Nothing in today’s announcement from 21st Century FOX of Ailes’ resignation references sexual harassment, save for those vague words the Murdoch brothers said about “we continue our commitment to maintaining a work environment based on trust and respect” in their statement that was part of the release.

That’s it. If Sherman was correct that haggling over an admission of guilt or acknowledgement of wrongdoing of some sort is partly what held up Ailes’ resignation, I would score this as a big victory for Ailes. There’s nothing in this statement that Carlson could use in a courtroom to help her case. So, while her actions wound up getting Ailes ousted…the long term goal is the lawsuit and this doesn’t help that.

Loser: Neil Cavuto – Plenty of people came out supporting Ailes; that in itself is not a problem. Just because someone allegedly was a sexual harasser doesn’t mean everyone knows about it or had first hand experienced it. So it’s entirely plausible for people to have divergently alternate experiences with someone.

What sets Cavuto’s response apart from the rest is his position in the company. He’s an executive. His visceral reaction (“sick”) to this story carries different weight if he’s an executive than if he’s just talent. I’ll give Cavuto the benefit of the doubt that he didn’t consider the ramifications because of his role as an executive (though he really should have because any executive worth their salt needs to). But, optically, it nevertheless is a very bad look for Cavuto…

Winner: The Murdoch brothers – Ailes has been their nemesis for decades. They finally got him out.

Loser: The Murdoch brothers – If a now Ailes-less FNC starts dropping in the ratings or talent and/or exec staff starts leaving, they’ll be blamed for pushing Ailes out.

Loser: Trusted Ailes advisers and staff – Ailes staffed his network not only with staffers you would call loyalists but people who could be charitably characterized as “toadies”. With him gone, they lose their protection. Many of them could be gone within a year. If not sooner.

Loser: FNC contributors who appeared on the air solely because they had connections to Ailes. There are a few who could be seeing their last days on the air now.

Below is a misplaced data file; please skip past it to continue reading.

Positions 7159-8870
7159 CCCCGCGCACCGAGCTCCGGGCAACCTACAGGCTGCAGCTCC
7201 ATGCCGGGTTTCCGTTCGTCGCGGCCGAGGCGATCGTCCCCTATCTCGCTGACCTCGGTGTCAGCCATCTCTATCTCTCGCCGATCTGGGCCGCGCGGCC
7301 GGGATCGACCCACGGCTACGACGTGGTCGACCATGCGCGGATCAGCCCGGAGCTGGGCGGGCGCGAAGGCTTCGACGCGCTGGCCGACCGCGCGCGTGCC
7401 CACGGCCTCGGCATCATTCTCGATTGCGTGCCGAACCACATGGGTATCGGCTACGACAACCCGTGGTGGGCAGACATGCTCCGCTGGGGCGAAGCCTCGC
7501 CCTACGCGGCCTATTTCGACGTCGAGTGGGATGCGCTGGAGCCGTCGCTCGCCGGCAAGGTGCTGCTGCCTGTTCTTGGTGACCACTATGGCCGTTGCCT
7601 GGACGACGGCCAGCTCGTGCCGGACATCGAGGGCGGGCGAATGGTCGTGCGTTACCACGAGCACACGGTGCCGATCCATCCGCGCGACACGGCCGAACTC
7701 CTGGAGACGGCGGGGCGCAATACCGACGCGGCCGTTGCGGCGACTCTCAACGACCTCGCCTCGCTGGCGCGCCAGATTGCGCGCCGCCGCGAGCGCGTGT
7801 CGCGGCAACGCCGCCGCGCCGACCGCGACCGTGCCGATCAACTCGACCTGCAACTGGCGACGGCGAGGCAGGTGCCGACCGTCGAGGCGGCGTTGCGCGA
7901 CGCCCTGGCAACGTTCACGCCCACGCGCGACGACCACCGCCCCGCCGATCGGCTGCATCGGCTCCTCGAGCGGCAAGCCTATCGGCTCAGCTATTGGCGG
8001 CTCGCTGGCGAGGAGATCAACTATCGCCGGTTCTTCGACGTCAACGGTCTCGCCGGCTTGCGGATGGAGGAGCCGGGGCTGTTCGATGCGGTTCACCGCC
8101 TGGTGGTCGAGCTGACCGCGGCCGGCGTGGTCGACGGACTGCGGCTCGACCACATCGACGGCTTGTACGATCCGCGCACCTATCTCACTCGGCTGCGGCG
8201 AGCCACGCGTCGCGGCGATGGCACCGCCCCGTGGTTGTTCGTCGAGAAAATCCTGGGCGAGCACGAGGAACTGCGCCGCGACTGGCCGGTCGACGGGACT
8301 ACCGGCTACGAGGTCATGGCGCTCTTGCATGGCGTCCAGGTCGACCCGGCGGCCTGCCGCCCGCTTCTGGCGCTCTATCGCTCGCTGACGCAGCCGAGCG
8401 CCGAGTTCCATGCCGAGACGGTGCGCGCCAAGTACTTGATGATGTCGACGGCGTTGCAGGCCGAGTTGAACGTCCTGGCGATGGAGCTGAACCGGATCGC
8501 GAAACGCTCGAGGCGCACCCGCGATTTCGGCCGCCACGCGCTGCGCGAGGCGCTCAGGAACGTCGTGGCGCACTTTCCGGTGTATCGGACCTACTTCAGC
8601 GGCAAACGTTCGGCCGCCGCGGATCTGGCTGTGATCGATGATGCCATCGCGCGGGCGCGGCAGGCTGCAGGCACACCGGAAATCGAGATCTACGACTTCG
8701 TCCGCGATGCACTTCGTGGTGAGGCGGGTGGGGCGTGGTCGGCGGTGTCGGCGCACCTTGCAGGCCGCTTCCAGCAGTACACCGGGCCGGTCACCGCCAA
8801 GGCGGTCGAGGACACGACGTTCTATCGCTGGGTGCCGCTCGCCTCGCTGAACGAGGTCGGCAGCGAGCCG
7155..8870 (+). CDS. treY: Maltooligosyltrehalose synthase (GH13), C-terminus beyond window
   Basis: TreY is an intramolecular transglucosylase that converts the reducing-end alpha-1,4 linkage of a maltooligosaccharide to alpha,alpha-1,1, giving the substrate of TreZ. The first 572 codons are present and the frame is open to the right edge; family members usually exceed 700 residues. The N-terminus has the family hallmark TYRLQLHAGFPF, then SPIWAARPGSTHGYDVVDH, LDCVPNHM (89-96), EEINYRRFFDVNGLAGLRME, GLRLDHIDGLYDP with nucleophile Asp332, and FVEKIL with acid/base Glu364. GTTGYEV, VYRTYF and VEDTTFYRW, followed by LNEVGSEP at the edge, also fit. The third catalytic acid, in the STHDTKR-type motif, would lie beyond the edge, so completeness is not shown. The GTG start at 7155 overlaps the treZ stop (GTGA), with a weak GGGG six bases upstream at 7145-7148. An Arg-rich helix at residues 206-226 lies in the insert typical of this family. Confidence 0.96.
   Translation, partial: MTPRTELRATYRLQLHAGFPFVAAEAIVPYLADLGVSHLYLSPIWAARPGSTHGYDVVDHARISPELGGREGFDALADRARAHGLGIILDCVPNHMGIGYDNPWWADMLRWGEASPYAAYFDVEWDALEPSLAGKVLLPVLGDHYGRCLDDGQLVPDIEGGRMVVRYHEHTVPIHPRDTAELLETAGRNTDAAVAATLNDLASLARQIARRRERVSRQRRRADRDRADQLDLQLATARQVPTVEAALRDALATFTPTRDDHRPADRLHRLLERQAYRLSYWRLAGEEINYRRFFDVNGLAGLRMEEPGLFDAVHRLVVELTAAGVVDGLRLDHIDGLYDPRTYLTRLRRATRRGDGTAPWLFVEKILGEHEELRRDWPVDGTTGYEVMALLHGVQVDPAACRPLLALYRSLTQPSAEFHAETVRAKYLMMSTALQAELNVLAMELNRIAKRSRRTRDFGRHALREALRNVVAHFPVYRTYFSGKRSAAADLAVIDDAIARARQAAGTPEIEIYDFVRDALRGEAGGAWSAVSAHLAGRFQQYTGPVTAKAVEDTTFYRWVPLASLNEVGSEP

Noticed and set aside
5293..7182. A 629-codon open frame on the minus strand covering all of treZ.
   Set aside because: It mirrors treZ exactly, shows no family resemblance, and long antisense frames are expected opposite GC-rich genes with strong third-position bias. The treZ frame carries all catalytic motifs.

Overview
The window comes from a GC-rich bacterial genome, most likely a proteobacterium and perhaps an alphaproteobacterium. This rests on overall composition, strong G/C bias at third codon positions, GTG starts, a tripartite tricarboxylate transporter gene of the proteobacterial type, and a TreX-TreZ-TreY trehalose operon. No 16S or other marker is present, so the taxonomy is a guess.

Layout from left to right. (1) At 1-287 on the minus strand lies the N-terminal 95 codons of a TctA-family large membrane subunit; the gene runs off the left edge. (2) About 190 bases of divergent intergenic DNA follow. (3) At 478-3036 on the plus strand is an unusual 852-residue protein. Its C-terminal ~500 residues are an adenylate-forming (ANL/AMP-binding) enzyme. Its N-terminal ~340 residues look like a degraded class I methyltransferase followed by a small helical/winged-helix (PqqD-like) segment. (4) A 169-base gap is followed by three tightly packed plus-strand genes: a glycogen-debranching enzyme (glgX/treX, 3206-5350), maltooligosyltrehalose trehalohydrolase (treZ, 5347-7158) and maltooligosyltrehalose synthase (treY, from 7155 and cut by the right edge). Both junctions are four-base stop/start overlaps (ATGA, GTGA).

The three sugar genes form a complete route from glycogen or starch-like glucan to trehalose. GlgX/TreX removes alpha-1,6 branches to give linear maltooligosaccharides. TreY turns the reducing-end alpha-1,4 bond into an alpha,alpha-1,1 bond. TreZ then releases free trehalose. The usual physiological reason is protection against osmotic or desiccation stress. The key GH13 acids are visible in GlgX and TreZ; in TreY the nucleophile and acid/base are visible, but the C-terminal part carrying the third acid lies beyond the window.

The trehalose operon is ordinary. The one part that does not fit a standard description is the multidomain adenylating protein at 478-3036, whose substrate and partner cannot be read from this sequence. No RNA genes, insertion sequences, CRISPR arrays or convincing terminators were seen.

Loser: Media writers – FNC just got a little duller. A little less interesting to write about. As did cable news as a whole. Jeff Zucker now takes over as the most polarizing cable news network President but he has nothing on Roger. Media writers will miss having Ailes around because Ailes always made things interesting.

Winner: Media writers – Potentially. Depends on what happens to FNC’s PR department now that Ailes isn’t around. If I created a drinking game where you had to take a drink if you found a media writer who didn’t have a worst ever most caustic experience with FNC PR over the most insignificant thing…well…you may not be opening that bottle for a while. Losing Ailes could translate into a company wide culture change as it potentially sheds that paranoid bunker mentality stance Roger Ailes actively drove.

Loser: Rupert Murdoch – It must make him sick no end to see Ailes have to go out and go out like this. So much of 21st Century FOX’s performance is now based on that cable news monolith Roger Ailes built…and built without Murdoch needing to meddle the way he would routinely meddle in his newspapers in decades gone by. Ailes was trustworthy. Ailes was dependable. Losing Ailes, like handing the controls over the James and Lachlan, is just another sign that it’s really not his ship anymore.

Winner: Corporate sexual harassment responsibility – Even if there’s nothing to Carlson’s suit, the exposure of this story and Ailes’ resignation has put sexual harassment in the forefront of HR departments country-wide.

Loser: Megyn Kelly – Potentially, depending on how things play out internally at FNC. It is clear that there is a sizeable contingent inside FNC who never experienced the alleged side of Roger Ailes that Gretchen Carlson filed a lawsuit over. As I said earlier, I find this outcome to be entirely plausible. But Carlson is an ex-FNC employee. Megyn Kelly isn’t.

If it’s true that Kelly came forward to talk about incidents of harassment with Ailes (I’ll ignore the stories that she allegedly also counseled others), this could create quite a rift between those who experienced Ailes alleged harassment and those who did not. Kelly, being the highest profile female talent for the network, will automatically be a figurehead for that. It’s hard to predict how corporate culture reacts to news it had no idea existed as a possibility.

Say what you will but the fact that 21st Century FOX forced Ailes out with Rupert’s blessing in just a few days screams volumes about what Paul, Weiss may have turned up in its investigation. Ailes doesn’t just fall on his sword for the greater good as is being made out here in his letter. He’s too much a fighter.

All of this has the potential…and I said potential mind you…to create some resentment toward Kelly. Ailes’ dismissal isn’t the end of this story. It’s just the beginning as HR has to manage this situation very carefully to keep the newsroom from tearing itself in two.